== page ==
Chinese Retaliate Against West by Hacking NYSE & United Airlines

The West has now put online a fully automated AI-based Technocratic Dictatorship that may have exploited the inherent vulnerability of the Chinese Stock Exchange very recently, resulting to at least $3.5 trillion of lost stock market value.

Despite of this, the BRICS Summit in Russia successfully launched the BRICS World Bank with $100 billion of seed money for funding infrastructure projects of its members and other customers, and in its end goal of instituting a parallel financial system.
The China state’s intervention to mitigate the massive attacks on the Chinese Stock Market is not working:

“So far, the government’s moves have had little impact. Since peaking on June 12, the Shanghai Composite Index has fallen almost 32 percent, dropping more than 5 percent on some days. The selling pressure in China has been so severe that on July 8, about 1,300 companies halted trading in their stocks on mainland exchanges, freezing $2.6 trillion worth of shares, or 40 percent of the stock market capitalization. On July 7, Hong Kong followed the mainland exchanges into bear market territory.

The stock market rout, the worst mainland market slump since 1992, has been an embarrassment to Xi and Premier Li Keqiang, who have vowed to push through more than 300 reforms aimed at reducing state intervention and letting market forces play a bigger role in China’s $10 trillion economy.”

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Now, the question is: Would China just take this Soros-like attack in Asian stock markets lying down or will it retaliate?
Here’s some Norse live snapshots of China Cyber Corp attacking particular system nodes in the US with some assistance from Russia, Singapore and parts of Europe:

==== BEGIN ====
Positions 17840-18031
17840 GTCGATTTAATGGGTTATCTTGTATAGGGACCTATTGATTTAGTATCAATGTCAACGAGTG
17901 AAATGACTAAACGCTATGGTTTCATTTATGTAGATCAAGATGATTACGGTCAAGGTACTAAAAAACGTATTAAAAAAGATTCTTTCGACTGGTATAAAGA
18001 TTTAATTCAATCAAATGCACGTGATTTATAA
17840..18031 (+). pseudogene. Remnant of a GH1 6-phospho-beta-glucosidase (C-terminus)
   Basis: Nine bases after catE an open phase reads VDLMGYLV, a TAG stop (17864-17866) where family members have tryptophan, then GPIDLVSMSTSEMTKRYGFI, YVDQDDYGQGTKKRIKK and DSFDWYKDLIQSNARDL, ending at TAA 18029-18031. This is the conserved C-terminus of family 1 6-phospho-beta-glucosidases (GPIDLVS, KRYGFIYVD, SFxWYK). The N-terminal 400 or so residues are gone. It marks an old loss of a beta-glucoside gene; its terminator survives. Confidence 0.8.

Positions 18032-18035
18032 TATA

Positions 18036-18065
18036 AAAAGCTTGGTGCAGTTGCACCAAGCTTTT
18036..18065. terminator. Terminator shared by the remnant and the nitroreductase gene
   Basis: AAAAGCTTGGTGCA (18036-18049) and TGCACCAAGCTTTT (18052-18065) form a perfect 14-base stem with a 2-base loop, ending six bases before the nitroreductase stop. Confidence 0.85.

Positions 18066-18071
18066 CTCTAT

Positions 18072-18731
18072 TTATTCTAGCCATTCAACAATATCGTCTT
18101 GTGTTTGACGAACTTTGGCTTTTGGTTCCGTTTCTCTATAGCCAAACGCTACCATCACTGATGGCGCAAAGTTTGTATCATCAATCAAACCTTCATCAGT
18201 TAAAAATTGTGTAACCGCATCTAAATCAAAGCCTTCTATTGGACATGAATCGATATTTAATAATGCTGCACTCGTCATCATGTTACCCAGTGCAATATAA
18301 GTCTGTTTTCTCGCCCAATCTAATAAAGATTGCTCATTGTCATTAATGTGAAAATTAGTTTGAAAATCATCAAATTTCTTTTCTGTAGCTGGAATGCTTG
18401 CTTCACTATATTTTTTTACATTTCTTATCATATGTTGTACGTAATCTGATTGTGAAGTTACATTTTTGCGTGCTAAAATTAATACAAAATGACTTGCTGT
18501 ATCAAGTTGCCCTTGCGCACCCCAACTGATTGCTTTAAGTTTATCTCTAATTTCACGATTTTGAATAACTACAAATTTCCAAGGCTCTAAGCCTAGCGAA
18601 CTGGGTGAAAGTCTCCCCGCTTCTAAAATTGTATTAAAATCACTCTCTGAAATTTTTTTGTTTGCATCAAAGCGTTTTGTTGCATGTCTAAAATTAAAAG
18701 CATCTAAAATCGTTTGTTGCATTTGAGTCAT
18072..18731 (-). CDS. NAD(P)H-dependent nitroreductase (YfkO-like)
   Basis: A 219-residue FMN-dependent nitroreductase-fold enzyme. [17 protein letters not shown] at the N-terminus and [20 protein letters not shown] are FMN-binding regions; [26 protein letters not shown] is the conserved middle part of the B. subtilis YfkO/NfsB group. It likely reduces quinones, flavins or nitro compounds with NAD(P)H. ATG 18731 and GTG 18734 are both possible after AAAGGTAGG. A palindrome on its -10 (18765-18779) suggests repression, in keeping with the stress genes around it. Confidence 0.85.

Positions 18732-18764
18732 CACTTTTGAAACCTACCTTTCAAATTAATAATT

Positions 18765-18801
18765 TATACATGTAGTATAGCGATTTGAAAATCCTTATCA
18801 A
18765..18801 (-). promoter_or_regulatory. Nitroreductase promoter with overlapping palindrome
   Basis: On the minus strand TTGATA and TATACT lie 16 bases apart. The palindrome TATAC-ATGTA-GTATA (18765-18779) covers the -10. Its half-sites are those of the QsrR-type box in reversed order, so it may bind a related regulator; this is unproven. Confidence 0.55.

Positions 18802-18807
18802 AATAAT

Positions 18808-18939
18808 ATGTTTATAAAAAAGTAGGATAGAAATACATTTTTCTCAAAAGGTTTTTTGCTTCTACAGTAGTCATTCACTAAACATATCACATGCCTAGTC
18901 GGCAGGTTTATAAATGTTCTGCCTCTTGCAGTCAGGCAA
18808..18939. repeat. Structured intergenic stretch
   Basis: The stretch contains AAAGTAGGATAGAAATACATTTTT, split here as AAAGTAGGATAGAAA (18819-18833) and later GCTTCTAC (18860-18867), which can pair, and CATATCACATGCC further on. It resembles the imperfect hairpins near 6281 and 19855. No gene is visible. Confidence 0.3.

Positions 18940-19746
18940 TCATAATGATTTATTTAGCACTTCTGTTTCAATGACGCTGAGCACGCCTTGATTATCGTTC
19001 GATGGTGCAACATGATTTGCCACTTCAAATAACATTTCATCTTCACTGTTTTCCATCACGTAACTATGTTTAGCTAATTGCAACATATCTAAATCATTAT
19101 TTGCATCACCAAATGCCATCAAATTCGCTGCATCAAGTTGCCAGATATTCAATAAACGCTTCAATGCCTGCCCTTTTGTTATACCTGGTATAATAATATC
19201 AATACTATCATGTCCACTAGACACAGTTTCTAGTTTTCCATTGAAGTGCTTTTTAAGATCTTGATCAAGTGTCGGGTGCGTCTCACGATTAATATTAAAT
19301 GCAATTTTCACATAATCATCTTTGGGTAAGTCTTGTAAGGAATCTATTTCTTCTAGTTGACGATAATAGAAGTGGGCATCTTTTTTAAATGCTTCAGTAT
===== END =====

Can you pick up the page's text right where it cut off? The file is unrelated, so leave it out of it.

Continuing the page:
norse live capture of china retaliationnorse live capture of china retaliation2Click here for a live view.

While the nature  of most of these attacks are “unknown”, there are attacks on the databases themselves which are considered far more catastrophic than DDOS.
Here’s the snapshot of database attacks:
norse live capture of china retaliation3Just click on all images above for a larger view.
Just a few hours ago, the United Airlines resorted to manual issuance of boarding tickets only to cancel hundreds of scheduled flights and delayed not just 800 but at least 3,500 flights globally due to a “technical glitch”.

The worldwide groundstop had impacted about 3,500 flights, the airline said, apologizing to customers “for any inconvenience.”


Those who are familiar with computer systems know that glitches don’t just happen, they are caused. Critical systems have redundancies, and when such systems can’t go back online within the first five minutes or so, it’s not too farfetched to say that they are under persistent attack.
And it’s not just the United Airlines that’s been under persistent attack but the New York Stock Exchange and Jew York Times, too. All targets suffered from “technical glitches” for at least three hours. Coincidence?
With what is happening in China’s Stock Market for the last few days, we don’t think so. The attack on NYSE is already a give-away.
Rick2012 has shared us a link to an article featuring a message from Anonymous. This shows that the Chinese and the Reformist Alliance, in general, have some form of link with the Anons as had been rumored a while back. The timestamp below suggests its coming from Asia.

E-pocalypse now: Airline, stock exchange hit by computer glitches

Published time: July 08, 2015 23:56
Reuters / Chip East
Reuters / Chip East

United Airlines was writing boarding passes by hand before stopping all flights for three hours. Then the New York Stock Exchange halted all trades, citing a mysterious “technical glitch.” It wasn’t a cyberattack, US officials said – but what was it?
The airline blamed its woes on a problem with a router. After first trying a low-tech fix, writing the boarding passes by hand, United grounded its entire fleet around 8 a.m. Eastern Time. By the time the computers were back up and the order was lifted, almost two hours later, some 800 flights had been delayed, and a total of 59 flights by United and its regional partners were canceled.